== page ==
A Drawing While She Slept

A Drawing While She Slept – Watercolor – 8 x 11 inches.

Her flight from the other side of the world was long and bumpy and she slept little. She was a traveler, at home anywhere, but this was her first visit to Madrid. In spite of her fatigue she managed to be bright and attentive at a little bar he had chosen for their lunch. After dessert, he guided her through quiet streets to the apartment, kissed her into the sheets, and left her to dream.

He wandered with little thought or direction and found himself at a table in an outdoor café near a Metro station. He drew with pencil and watercolor, ignoring passersby, trying to concentrate on light and trees, art deco ironwork and shadows. The more he tried not to think of her, the more he thought of her.

She stayed through August and September into Autumn. “You know I love your paintings,” she told him, “but more and more I love your messy sketches, like this Metro stop, your uncertainties and mistakes, your trying to figure out how to paint what you’re looking at and how you feel about it. Almost like these months we have been together, yes?”

Weeks of fleeting moments, light hearts and happiness together in the beautiful city she grew to love. Rain and chilly days and long nights came soon enough, as they kissed each other into tears and goodbyes.

The Road to Drumcliffe

The Road to Drumcliffe – watercolor – 12 x 20 inches.

“Drink and carouse with Bacchus or munch dry bread with Jesus, but don’t sit down without one of the gods.”
— D.H. Lawrence

Most roads in the west of Ireland were designed for wagons and carts. If this watercolor were accurate, the car ahead of us would not exist, but instead, a flock of sheep. The composition needed a shape in the middle distance and a sedan seemed easier to draw than animals. High winds from the Atlantic and lonely landscapes are ever present here in this enchanted water-land of fens, brooks, ponds, rivers, lakes and bogs, and so are radiant greens, which I seldom managed to capture with my brushes.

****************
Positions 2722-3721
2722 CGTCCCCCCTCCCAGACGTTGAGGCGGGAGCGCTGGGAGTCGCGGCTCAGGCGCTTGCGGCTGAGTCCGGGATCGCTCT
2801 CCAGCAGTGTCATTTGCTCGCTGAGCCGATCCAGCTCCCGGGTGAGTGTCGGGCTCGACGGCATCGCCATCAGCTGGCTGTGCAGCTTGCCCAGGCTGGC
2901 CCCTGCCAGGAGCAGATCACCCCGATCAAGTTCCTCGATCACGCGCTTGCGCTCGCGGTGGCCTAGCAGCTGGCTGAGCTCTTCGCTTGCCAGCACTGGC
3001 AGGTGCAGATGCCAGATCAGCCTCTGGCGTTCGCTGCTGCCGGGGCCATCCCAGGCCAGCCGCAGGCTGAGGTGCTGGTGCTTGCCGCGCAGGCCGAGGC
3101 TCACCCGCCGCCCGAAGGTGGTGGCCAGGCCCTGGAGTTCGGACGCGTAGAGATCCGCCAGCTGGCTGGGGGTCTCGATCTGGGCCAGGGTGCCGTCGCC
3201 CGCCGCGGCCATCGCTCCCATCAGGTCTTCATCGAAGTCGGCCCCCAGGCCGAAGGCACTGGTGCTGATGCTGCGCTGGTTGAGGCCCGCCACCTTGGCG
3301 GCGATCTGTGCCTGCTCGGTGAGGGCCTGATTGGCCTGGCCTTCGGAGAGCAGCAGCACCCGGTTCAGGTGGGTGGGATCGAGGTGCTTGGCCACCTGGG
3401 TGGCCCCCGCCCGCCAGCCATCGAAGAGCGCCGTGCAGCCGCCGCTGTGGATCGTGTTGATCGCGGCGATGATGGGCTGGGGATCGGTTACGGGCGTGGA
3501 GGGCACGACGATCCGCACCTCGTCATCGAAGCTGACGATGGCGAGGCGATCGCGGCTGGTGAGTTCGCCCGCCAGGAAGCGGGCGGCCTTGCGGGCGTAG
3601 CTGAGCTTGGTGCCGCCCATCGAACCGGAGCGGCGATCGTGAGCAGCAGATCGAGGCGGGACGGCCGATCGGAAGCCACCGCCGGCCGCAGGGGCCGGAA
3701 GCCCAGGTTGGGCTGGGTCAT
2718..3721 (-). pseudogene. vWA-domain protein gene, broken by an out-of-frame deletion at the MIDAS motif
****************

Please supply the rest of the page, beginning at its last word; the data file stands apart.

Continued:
Three brothers were traveling to Drumcliffe in a rented Mercedes to pay our respects at the tomb of William Butler Yeats (1865-1939). His grave lies among a dozen others in an old churchyard under leafy shade with the mysterious shadow of Ben Bulben, the great mountain, in the distance. Yeats’ simple headstone reads:

“Cast a cold Eye
On Life, on Death.
Horseman, pass by.”

Four horsemen passing: Patrick, Tim, myself and our mystical companion, unseen but always present, the guide and protector of travelers, called Hermes by the old Greeks. Needless to say, he was excellent company during our travels.

The road out of Drumcliffe winds south along the windy coast. We had no destination in particular, just some fishing village or other where, at a pub, the locals would suggest a welcome place to spend the night, or perhaps a couple of days. Patience, Curiosity, and Gratitude are essential on Drumcliffe Road because the Road leads to everywhere: to Rome, to Mecca, even to Home. Even to “the undiscovered country, from whose bourn no traveler returns . . . “

The Tempest: Stage Set

The Tempest: Stage Set – Pencil, ink, watercolor, gouache – 8 x 10 inches.

The Tempest begins with a storm that will wreck a ship and deliver its passengers into the hands of a vengeful magician, who wants to harm them. This drawing from my sketchbook shows the stage of the outdoor Elizabethan Theater at the Oregon Shakespeare Festival in Ashland before a recent evening performance.

In a few minutes darkness will fall and the sound system will shock the audience with deafening blasts of thunder and flashes of lightning. Crew members of the ship will scramble over the stage trying to trim the sails, represented by the three triangular shapes. We have no doubt that the ship is doomed. Mother Nature helps too: rain falls steadily and I have to stop drawing because the paper gets wet.

Most of the audience has prepared for the storm with ponchos, umbrellas and raincoats. But the temperature is 41 and the rain is relentless. The actors suffer the most, especially the four who, as part of the play, have been enchanted by a magic spell and have to pretend that they are asleep in the puddles on the stage.

At intermission, stagehands emerge to swab off the stage. Rain still falls and many in the audience head for the exits. Connie and I want to stay for the rest of the performance, but we’re soaked and miserable. So we stagger up the street to our B&B, quaking with the shivers as if we had palsy.

The sketch is not a product, like Shakespeare’s play. It’s more like a rehearsal, a process of paying attention. Days later, I added ink and colors, like layers of memory. We didn’t get to see the entire Tempest, but now, how can we ever forget it?